Back in your Windows Phone application you will now need to add a Service Reference to the WCF Service application you just created. Right-mouse click on the Windows Phone Project and choose Add Service Reference… from the context menu. Click on the Discover button. In the Namespace text box enter “ProductServiceRefrence”, then click the OK button. If you entered everything correctly, Visual Studio will generate some code that allows you to connect to your Product service.

    On the MainPage.xaml designer window double click on the Get XML button to generate the Click event procedure for this button. In the Click event procedure make a call to a GetXmlFromServer() method. This method will also need a “Completed” event procedure to be written since all communication with a WCF Service from Windows Phone must be asynchronous.  Write these two methods as follows:

    private const string KEY_NAME = "ProductData";

    private void GetXmlFromServer()
    {
      ProductServiceClient client = new ProductServiceClient();

      client.GetProductXmlCompleted += new
         EventHandler<GetProductXmlCompletedEventArgs>
          (client_GetProductXmlCompleted);

      client.GetProductXmlAsync();
      client.CloseAsync();
    }

    void client_GetProductXmlCompleted(object sender,
                                       GetProductXmlCompletedEventArgs e)
    {
      // Store XML data in Isolated Storage
      IsolatedStorageSettings.ApplicationSettings[KEY_NAME] = e.Result;

      btnRead.IsEnabled = true;
    }

    As you can see, this is a fairly standard call to a WCF Service. In the Completed event you get the Result from the event argument, which is the XML, and store it into Isolated Storage using the IsolatedStorageSettings.ApplicationSettings class. Notice the constant that I added to specify the name of the key. You will use this constant later to read the data from Isolated Storage.

    Step 4: Create a Product Class

    Even though you stored XML data into Isolated Storage when you read that data out you will want to convert each element in the XML file into an actual Product object. This means that you need to create a Product class in your Windows Phone application. Add a Product class to your project that looks like the code below:

    public class Product
    {
      public string ProductName{ get; set; }
      public int ProductId{ get; set; }
      public DateTime IntroductionDate{ get; set; }
      public decimal Price{ get; set; }
    }

    Step 5: Read Settings from Isolated Storage

    Now that you have the XML data stored in Isolated Storage, it is time to use it. Go back to the MainPage.xaml design view and double click on the Read XML button to generate the Click event procedure. From the Click event procedure call a method named ReadProductXml().Create this method as shown below:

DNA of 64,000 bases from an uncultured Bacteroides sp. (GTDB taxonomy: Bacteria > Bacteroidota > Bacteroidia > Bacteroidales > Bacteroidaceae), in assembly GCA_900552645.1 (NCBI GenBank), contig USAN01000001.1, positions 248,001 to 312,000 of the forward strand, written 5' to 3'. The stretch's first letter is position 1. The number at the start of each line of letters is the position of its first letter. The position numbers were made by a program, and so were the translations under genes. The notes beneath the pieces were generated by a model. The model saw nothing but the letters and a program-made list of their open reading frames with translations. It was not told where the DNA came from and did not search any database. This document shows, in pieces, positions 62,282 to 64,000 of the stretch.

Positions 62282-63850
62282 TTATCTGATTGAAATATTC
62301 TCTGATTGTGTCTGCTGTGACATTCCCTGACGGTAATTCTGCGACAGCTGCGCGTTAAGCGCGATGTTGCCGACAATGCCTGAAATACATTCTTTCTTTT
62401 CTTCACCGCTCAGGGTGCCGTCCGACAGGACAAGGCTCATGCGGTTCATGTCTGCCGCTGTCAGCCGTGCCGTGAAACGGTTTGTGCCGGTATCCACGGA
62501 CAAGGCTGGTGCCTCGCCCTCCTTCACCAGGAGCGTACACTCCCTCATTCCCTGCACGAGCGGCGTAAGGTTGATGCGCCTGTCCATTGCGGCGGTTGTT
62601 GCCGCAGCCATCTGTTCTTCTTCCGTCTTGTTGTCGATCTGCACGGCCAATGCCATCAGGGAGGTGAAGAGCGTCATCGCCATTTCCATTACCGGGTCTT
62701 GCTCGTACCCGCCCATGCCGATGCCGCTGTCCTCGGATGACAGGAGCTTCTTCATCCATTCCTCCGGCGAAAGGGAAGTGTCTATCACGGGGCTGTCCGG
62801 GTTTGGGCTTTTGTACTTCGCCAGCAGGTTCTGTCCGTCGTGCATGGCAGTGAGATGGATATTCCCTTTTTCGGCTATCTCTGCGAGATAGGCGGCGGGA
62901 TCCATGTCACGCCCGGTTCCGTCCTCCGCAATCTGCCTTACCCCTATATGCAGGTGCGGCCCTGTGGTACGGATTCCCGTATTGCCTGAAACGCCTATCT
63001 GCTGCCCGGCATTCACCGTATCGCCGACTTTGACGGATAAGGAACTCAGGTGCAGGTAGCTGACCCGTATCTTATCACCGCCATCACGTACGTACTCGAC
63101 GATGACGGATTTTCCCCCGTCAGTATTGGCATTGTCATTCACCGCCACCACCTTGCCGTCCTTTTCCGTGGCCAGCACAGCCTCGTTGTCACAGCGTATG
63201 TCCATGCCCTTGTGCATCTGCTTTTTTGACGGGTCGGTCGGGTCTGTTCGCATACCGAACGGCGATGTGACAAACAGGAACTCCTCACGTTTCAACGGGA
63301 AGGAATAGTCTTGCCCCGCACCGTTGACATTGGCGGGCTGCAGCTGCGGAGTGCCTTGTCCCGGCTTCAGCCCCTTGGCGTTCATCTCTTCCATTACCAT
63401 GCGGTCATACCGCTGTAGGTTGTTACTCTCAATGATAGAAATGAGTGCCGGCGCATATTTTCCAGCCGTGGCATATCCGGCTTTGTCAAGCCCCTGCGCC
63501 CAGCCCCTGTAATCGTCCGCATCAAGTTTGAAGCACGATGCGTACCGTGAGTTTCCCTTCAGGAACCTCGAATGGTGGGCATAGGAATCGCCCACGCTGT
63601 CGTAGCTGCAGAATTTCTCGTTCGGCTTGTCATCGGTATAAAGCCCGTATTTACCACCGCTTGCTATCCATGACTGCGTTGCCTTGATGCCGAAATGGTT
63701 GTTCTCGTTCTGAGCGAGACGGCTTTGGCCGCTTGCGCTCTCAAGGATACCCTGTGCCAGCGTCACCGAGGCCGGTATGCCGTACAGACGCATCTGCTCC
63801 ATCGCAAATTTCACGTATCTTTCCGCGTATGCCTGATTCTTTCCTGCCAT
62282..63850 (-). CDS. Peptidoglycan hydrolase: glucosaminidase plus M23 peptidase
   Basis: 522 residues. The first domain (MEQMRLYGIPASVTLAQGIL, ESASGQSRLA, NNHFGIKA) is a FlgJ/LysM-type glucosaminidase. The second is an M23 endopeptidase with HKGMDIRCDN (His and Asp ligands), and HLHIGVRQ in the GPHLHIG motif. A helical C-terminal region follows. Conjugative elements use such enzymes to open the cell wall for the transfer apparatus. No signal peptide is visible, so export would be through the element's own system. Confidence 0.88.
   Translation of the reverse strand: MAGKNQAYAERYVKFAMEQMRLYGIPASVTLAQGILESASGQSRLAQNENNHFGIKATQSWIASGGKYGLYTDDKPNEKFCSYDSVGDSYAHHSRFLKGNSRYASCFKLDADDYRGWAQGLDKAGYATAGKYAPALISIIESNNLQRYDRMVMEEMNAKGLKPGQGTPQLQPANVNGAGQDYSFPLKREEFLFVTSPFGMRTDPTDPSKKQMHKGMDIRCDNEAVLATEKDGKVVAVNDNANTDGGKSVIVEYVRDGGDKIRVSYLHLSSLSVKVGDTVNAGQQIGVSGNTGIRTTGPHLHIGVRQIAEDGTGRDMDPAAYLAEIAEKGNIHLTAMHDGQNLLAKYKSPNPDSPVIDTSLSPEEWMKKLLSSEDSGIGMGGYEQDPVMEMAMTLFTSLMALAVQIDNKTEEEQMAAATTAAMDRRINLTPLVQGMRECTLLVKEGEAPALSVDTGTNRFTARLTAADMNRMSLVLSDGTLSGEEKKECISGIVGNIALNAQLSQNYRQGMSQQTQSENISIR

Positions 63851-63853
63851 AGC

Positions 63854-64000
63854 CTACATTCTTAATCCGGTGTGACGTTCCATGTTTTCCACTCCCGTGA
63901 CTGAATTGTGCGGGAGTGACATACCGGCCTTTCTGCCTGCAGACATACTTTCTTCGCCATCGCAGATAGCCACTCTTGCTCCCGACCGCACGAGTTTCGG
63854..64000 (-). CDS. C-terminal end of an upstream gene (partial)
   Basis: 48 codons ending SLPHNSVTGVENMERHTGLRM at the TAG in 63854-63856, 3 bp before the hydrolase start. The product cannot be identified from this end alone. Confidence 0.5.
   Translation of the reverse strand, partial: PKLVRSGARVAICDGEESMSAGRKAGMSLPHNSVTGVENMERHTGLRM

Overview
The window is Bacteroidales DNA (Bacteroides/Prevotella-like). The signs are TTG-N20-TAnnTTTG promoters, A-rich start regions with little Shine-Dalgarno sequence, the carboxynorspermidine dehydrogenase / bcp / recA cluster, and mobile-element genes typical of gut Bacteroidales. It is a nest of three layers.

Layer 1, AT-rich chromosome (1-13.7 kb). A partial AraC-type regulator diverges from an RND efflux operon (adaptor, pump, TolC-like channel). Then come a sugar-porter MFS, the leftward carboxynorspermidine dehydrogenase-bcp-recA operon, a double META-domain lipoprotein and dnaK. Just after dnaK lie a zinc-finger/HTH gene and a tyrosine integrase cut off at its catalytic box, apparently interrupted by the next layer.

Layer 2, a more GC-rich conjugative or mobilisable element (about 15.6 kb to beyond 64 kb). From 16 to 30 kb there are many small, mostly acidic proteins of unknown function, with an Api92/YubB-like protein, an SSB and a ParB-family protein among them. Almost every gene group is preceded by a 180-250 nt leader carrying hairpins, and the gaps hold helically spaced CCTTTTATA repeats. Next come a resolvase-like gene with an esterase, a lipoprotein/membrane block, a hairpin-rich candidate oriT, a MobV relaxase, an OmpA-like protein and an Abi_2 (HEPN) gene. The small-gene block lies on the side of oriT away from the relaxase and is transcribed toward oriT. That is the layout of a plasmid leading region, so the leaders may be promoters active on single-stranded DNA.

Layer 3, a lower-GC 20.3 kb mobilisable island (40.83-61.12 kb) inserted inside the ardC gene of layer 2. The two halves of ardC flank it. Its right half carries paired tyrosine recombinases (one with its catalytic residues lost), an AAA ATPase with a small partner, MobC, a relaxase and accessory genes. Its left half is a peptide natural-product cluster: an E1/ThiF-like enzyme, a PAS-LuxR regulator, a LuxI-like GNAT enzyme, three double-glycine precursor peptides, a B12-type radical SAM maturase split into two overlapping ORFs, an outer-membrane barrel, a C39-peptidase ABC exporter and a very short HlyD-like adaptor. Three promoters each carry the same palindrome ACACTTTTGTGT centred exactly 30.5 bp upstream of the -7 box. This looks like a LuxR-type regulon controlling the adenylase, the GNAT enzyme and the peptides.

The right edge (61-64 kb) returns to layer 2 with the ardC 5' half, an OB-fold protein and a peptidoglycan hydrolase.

private void ReadProductXml()
    {
      XElement xElem = null;

      if (IsolatedStorageSettings.ApplicationSettings.Contains(KEY_NAME))
      {
        xElem = XElement.Parse(
         IsolatedStorageSettings.ApplicationSettings[KEY_NAME].ToString());

        // Create a list of Product objects
        var products =
            from prod in xElem.Descendants("Product")
            orderby prod.Attribute("ProductName").Value
            select new Product
            {
              ProductId = Convert.ToInt32(prod.Attribute("ProductId").Value),
              ProductName = prod.Attribute("ProductName").Value,
              IntroductionDate =
                Convert.ToDateTime(prod.Attribute("IntroductionDate").Value),
              Price = Convert.ToDecimal(prod.Attribute("Price").Value)
            };

        lstData.DataContext = products;
      }
    }

    The ReadProductXml() method checks to make sure that the key name that you saved your XML as exists in Isolated Storage prior to trying to open it. If the key name exists, then you retrieve the value as a string. Use the XElement’s Parse method to convert the XML string to a XElement object.

    LINQ to XML is used to iterate over each element in the XElement object and create a new Product object from each attribute in your XML file. The LINQ to XML code also orders the XML data by the ProductName. After the LINQ to XML code runs you end up with an IEnumerable collection of Product objects in the variable named “products”. You assign this collection of product data to the DataContext of the ListBox you created in XAML. The DisplayMemberPath property of the ListBox is set to “ProductName” so it will now display the product name for each row in your products collection.

    Summary

    In this article you learned how to retrieve an XML string from a table in a database, return that string across a WCF Service and store it into Isolated Storage on your Windows Phone. You then used LINQ to XML to create a collection of Product objects from the data stored and display that data in a Windows Phone list box. This same technique can be used in Silverlight or WPF applications too.

    NOTE: You can download the complete sample code at my website. http://www.pdsa.com/downloads. Choose Tips & Tricks, then "Get XML From Server for Use on Windows Phone" from the drop-down.

    Good Luck with your Coding,
    Paul Sheriff

    ** SPECIAL OFFER FOR MY BLOG READERS **
    Visit http://www.pdsa.com/Event/Blog for a free video on Silverlight entitled Silverlight XAML for the Complete Novice - Part 1.